10. MAKE the glazed pecan topping— Whisk sugar, cornstarch, and water together in a sauce pot over medium heat and bring to a boil. Fold in reserved peach puree and peach slices, bring mixture back to a boil, stirring constantly; then, reduce heat and simmer 1 to 2 minutes or until sauce is thickened and translucent. Do not overcook the peaches. Stir in lemon juice, remove from heat, and cool. Chill until ready to serve. To serve, arrange cooked peaches decoratively over top of cheesecake, allowing sauce to drip down the sides.


    For people who want less processed food products, Domino Golden Sugar is made with a proprietary process, to be less processed than granulated white sugar, but without compromising performance or taste.

    The reason it’s less processed is because Domino Golden Sugar does not undergo color removal as does white sugar. Instead, it retains a hint of molasses that results in a beautiful golden color and less processing than granulated white sugar.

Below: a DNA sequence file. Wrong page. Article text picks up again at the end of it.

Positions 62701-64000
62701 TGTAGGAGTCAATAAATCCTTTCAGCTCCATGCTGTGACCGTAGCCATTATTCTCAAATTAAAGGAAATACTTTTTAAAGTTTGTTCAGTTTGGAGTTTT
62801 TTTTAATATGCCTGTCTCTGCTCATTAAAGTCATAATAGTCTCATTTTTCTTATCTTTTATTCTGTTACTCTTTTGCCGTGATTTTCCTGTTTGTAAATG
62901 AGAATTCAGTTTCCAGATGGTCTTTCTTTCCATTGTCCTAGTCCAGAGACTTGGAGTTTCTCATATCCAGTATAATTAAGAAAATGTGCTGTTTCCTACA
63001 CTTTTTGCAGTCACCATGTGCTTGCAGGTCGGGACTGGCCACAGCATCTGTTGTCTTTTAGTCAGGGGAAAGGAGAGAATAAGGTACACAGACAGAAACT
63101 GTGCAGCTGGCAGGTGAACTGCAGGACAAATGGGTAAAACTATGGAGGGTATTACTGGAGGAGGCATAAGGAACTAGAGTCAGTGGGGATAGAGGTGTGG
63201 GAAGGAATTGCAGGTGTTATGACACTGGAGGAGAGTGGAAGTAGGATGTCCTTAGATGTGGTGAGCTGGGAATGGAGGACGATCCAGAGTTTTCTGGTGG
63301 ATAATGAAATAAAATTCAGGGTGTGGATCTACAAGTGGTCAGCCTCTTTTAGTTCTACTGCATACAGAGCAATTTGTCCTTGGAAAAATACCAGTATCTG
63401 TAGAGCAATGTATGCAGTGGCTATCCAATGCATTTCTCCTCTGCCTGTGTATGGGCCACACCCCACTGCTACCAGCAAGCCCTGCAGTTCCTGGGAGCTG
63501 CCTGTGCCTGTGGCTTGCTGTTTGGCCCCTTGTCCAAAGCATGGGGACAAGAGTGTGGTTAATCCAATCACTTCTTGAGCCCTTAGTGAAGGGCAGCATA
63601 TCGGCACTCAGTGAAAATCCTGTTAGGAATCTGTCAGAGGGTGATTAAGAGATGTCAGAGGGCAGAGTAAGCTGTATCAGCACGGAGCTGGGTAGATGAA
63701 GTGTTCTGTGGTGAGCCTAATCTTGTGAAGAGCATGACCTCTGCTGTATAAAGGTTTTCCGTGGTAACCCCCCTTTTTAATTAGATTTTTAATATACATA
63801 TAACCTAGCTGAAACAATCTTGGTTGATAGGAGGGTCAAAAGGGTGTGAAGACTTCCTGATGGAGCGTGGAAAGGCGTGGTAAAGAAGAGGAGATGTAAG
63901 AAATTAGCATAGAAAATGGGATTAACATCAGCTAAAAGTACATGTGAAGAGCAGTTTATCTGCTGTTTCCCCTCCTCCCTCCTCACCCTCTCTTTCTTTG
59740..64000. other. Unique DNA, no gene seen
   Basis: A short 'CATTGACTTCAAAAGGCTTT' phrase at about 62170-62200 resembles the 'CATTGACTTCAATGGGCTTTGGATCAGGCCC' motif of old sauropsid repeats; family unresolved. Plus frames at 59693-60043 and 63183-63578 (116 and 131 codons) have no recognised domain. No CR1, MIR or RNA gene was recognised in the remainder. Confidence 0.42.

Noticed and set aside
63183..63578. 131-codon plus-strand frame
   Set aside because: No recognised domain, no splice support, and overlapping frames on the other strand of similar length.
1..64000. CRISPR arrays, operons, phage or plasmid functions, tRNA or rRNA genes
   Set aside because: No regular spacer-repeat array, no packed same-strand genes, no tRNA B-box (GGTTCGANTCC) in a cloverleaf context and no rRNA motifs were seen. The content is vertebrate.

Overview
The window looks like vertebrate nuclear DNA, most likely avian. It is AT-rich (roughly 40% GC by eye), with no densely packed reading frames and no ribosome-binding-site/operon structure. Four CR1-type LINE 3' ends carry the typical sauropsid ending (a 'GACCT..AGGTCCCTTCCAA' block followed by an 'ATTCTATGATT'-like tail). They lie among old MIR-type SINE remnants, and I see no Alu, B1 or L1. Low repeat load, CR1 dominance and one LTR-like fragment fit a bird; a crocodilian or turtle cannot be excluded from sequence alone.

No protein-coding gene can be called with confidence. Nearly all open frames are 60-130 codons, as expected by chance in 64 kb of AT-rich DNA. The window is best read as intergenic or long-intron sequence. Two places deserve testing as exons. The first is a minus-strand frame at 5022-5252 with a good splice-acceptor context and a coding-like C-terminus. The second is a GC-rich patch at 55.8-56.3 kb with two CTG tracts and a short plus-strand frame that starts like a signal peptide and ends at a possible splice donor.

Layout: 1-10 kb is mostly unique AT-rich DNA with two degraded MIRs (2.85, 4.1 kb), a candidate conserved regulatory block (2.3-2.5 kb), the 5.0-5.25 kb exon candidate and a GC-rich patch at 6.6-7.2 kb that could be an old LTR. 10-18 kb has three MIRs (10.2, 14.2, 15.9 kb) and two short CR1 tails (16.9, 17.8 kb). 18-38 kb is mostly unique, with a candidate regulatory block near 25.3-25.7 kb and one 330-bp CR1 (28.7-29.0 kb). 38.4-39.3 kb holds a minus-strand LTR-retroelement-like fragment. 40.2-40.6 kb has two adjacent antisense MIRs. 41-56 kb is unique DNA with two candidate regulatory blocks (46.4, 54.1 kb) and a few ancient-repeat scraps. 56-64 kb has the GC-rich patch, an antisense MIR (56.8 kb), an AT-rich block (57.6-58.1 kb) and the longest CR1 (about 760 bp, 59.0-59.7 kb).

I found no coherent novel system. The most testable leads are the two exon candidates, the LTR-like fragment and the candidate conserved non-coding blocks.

The process of producing granulated white sugar consists of seven steps after obtaining raw sugarcane juices, whereas the process of producing Golden Sugar is only three steps—clarification, crystallization and drying.

    Compared with Domino Soft Brown Sugar and other brown sugars, Domino Golden Sugar is free-flowing like white granulated sugar.

    Brown sugar varieties retain much more moisture and are not free-flowing. Domino® Soft Brown Sugar has a darker color and heavier molasses flavor than Domino Golden Sugar.

    For more information on Domino Golden Sugar visit


    The peach originated in China and has been cultivated at least since 1000 B.C.E.

    It took some persistence on the part of the farmers to develop the luscious modern peach: The wild fruit is small, sour and very fuzzy.